SR 99 timber bridge project Map
Construction to replace the timber-supported section
of Highway 99 in Seattle is underway. The east half is complete (above, far right) and the west half is being built from the ground up (as seen above).
The timber-supported approach is the final section of the overcrossing to be upgraded to current earthquake safety standards.
The 470-foot-long bridge was built in 1959 as a temporary structure. Crews will replace the SR 99 timber bridge with a permanent structure made with Geofoam blocks, lightweight, Styrofoam-like material capped with concrete.
The SR 99 timber bridge, also known as the Spokane Street Overcrossing (overpass), is located just south of the West Seattle Bridge and the Spokane Street Viaduct. During construction, crews will shift traffic and reduce the number of travel lanes on this section of SR 99 around-the-clock as they rebuild one half of the southern approach at a time. This bridge is also known as the SR 99 timber bridge.
When the work is done, the 470-foot span will be a new, stronger structure with a concrete and Geofoam embankment and an access opening for the Port of Seattle. Underground concrete columns and other upgrades will improve the footing of the approach and preserve this well-traveled section of Seattle's SR 99 for years to come.
Why is WSDOT
replacing the SR 99 timber bridge located at the southern approach to the SR 99 Spokane Street Overcrossing?
This section of the SR 99 Spokane Street overpass was built in the late 1950s. The timber supports are splitting and rotting, and are now considered obsolete.
Replacing the timber section with a concrete and Geofoam embankment and adding underground columns to strengthen the footing will help the approach better withstand earthquakes.
What the heck is Geofoam?
Geofoam, aka expanded polystyrene, is a lightweight fill that will not decompose or decay. It looks pretty much like Styrofoam packing material, but it’s stronger and denser to withstand the rigors of construction.
On average, Geofoam is 100 times lighter than most soils and 20-30 times lighter than other fill materials. We will cap the Geofoam embankment with concrete.
The End Result
When the project is complete, the Geofoam and concrete embankment will better withstand earthquakes and resist damage, making for a stronger, safer bridge approach.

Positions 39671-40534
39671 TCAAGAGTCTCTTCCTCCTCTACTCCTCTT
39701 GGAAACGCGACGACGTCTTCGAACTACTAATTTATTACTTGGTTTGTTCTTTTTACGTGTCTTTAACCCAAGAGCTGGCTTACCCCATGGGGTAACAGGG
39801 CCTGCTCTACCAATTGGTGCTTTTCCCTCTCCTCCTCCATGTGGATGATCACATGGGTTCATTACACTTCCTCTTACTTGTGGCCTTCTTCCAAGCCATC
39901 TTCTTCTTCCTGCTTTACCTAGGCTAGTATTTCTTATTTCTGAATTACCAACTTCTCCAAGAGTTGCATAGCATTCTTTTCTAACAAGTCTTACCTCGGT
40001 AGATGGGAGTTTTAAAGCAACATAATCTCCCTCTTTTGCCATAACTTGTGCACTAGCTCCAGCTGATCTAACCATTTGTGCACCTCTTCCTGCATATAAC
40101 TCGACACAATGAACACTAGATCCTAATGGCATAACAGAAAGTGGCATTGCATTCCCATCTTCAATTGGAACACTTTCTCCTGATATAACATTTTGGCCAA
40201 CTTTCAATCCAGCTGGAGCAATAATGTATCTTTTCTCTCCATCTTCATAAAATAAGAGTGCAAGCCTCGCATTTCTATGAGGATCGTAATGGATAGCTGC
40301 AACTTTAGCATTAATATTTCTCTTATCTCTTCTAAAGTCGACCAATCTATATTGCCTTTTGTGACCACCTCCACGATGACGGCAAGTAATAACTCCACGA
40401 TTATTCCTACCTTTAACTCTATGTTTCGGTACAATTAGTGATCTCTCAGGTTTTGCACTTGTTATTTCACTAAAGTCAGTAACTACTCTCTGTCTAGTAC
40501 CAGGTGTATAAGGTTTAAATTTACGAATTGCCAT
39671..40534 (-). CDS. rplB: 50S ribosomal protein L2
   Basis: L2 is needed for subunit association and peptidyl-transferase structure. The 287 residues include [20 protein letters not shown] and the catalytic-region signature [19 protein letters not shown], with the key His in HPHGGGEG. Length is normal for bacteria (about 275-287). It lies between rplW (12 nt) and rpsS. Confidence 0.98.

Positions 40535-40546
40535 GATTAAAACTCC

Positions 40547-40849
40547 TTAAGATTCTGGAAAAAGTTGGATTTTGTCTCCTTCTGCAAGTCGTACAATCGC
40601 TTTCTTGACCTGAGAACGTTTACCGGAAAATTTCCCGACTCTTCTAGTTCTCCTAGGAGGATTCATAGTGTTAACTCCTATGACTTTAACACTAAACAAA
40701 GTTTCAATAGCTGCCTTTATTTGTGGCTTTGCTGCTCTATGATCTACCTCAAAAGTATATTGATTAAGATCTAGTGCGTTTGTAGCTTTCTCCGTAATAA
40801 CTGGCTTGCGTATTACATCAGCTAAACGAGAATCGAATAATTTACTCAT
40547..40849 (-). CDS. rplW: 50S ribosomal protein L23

WSDOT also will build a new underpass opening just north of the approach for a future Port of Seattle freight access road to East Marginal Way S.
Bicycle and pedestrian access
Nearby sidewalks and pedestrian crosswalks will not be affected during construction. For information on any future bicycle or pedestrian access improvements on East Marginal Way South and the surrounding area, please contact the City of Seattle at (206) 684-7583 or email@example.com.
Replacing the timber-supported approach with a concrete embankment helps the structure better withstand earthquakes. Additional project benefits include:
- Installing new barrier - Enhances safety for motorists.
- Installing energy efficient lighting - Provides maximum visibility with minimum energy consumption.
- Removing chemically treated timber - The timber supports were treated with a chemical wood preservative called creosote. Removing the creosote-treated timbers improves the environment and eliminates the threat of the wooden beams catching fire.
- Improving drainage - Upgrading the drainage system helps prevent drains from clogging, reducing the need for future maintenance.
These benefits protect drivers and keep traffic flowing on this key route into downtown Seattle.
What is the project timeline?
- Nov. 29: Awarded to Midmountain Contractors, Inc.
- February 2013: Construction begins.
- Saturday, March 22, 2014: All lanes reopened to traffic.
- Fall 2014: Expected completion.
|Financial Data for PIN 109935A
||Amount ($ in thousands)
|2003 Gas Tax (Nickel Funding)
|2005 Gas Tax (TPA)
|Pre-Existing Funds (PEF)
Project signage will reflect the cost of construction engineering, project bid award and sales tax.
How can I get more information?
WSDOT Project Engineer - Construction
back to top